The Eagle and Child pub in Oxford is set to reopen for the first time in three years after it was purchased by a research institution.
The Grade II-listed pub first opened in 1684 and was known to have been frequented by writers such as J.R.R. Tolkien, of The Lord of the Rings and C.S. Lewis of The Chronicles of Narnia.
The Eagle and Child had been owned by St John's College, which is part of the University of Oxford, since 2004. The pub has remained closed since it first shut its doors in March 2020.
St John's College had hoped to redevelop the pub and its adjacent properties into a boutique hotel, but dropped plans to do so following the pandemic.
Instead, the College had 'been working on a more modest scheme to enable the pub to reopen as soon as possible'.
The Los Angeles-based Ellison Institute of Technology has now bought the pub from St John's College for an undisclosed sum and revealed it will refurbish and reopen the space to the public.
The Institute, which develops technology to tackle global issues such as climate change, recently began construction for a research facility in Oxford.
It added the renovated pub will provide additional meeting spaces for scholars and staff affiliated with the Institute.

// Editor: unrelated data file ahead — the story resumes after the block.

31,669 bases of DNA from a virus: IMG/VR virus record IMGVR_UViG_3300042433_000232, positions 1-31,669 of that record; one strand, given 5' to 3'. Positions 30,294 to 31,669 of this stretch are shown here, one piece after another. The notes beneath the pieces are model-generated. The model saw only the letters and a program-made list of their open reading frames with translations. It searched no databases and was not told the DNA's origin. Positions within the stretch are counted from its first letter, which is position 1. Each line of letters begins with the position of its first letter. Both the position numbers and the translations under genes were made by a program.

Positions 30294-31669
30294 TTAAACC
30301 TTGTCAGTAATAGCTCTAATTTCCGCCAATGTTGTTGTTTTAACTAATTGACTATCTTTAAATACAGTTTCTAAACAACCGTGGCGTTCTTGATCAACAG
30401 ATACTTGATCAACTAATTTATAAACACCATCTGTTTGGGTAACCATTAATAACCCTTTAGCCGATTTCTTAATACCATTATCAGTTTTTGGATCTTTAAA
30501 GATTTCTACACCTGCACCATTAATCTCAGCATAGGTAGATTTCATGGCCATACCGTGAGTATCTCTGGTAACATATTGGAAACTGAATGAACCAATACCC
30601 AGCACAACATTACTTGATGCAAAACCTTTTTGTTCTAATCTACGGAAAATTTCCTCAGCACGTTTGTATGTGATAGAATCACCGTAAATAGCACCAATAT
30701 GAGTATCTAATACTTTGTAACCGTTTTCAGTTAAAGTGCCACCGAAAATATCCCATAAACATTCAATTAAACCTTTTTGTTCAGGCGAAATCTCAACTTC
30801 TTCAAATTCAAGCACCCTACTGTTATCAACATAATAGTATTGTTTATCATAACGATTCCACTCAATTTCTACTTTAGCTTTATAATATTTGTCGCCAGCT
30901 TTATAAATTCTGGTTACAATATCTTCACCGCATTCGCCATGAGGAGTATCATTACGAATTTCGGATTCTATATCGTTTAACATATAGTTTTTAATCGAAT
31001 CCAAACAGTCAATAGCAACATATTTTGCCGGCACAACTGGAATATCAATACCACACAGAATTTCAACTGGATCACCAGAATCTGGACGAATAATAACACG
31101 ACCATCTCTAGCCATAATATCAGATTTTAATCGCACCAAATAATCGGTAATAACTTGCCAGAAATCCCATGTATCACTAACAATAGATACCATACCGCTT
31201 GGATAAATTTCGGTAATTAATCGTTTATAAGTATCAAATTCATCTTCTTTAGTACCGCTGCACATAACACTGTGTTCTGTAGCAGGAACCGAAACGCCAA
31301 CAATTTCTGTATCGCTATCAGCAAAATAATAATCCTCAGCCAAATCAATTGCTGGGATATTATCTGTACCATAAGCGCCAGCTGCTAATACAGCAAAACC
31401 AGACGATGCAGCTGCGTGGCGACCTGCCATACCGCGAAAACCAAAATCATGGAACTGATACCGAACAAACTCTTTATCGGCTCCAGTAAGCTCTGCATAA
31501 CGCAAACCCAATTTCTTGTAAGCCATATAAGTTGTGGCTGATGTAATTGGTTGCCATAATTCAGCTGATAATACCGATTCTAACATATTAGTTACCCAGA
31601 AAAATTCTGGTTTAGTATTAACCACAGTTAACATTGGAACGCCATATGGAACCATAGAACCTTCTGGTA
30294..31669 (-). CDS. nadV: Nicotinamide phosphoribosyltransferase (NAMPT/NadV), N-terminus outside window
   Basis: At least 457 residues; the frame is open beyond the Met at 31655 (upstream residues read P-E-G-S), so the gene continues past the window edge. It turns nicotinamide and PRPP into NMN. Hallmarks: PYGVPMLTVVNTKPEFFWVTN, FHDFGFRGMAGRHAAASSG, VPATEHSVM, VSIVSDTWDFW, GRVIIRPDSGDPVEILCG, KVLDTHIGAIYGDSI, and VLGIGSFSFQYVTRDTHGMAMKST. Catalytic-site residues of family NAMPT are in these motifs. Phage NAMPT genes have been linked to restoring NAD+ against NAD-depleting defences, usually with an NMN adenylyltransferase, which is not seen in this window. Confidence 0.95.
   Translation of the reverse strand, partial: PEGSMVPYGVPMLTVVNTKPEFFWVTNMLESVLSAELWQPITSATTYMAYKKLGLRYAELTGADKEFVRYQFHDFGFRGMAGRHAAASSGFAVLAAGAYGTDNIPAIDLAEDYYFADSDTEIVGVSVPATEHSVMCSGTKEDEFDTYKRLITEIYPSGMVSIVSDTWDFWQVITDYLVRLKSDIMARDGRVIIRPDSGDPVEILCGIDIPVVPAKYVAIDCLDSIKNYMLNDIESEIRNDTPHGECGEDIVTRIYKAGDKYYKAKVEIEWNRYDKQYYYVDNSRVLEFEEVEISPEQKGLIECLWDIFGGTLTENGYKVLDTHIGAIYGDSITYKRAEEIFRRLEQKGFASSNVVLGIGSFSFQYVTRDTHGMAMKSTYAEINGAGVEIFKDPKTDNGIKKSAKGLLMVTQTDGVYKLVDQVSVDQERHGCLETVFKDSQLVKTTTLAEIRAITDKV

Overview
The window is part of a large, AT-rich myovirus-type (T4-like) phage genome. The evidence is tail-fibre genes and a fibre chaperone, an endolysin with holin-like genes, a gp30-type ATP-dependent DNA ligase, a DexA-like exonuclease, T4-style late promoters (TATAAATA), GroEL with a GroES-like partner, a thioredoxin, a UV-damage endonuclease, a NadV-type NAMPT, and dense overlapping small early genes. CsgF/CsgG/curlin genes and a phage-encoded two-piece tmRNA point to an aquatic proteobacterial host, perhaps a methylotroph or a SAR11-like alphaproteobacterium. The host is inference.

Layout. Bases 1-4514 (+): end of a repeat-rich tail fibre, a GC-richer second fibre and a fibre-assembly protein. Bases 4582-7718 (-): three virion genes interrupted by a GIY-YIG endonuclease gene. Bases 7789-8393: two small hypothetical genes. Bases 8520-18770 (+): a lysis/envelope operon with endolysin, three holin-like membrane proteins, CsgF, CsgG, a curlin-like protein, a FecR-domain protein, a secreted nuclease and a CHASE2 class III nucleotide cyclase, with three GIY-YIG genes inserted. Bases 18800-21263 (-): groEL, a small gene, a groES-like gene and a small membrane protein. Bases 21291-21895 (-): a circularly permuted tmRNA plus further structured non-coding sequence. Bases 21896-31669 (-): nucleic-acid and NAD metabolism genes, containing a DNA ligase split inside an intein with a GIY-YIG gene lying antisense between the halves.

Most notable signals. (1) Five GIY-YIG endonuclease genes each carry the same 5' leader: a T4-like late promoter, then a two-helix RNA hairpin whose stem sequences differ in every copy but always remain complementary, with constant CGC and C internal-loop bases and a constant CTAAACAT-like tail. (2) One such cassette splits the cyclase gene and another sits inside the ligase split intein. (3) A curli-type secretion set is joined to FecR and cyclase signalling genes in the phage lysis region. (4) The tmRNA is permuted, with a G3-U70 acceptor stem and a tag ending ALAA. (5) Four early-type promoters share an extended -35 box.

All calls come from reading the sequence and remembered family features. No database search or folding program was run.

The redesign will be led by architect Norman Foster and his team Foster + Partners. There are also plans to build a restaurant to improve the pub's food offering.
David Agus, founding director and chief executive of the Ellison Institute of Technology, said: 'The Eagle and Child pub is a truly historic venue that has hosted some of the greatest minds Oxford has had to offer for over 300 years. We are humbled and proud to be able to safeguard this treasured pub's future and continue its legacy as a place for brilliant people to come together, including for our Ellison Scholars.'
Zoe Hancock, principal bursar of St John's College, added: 'The Eagle and Child is an iconic Oxford pub with a history dating back to the 17th century and St John's has been pleased to play a small part in its story.
'As an educational charity the College will be looking to invest the proceeds from the sale to focus on its charitable purposes, most particularly in relation to ensuring that we continue to attract the best students, irrespective of their background or ability to pay, and to give them the opportunity to study and succeed at St John's and the University.'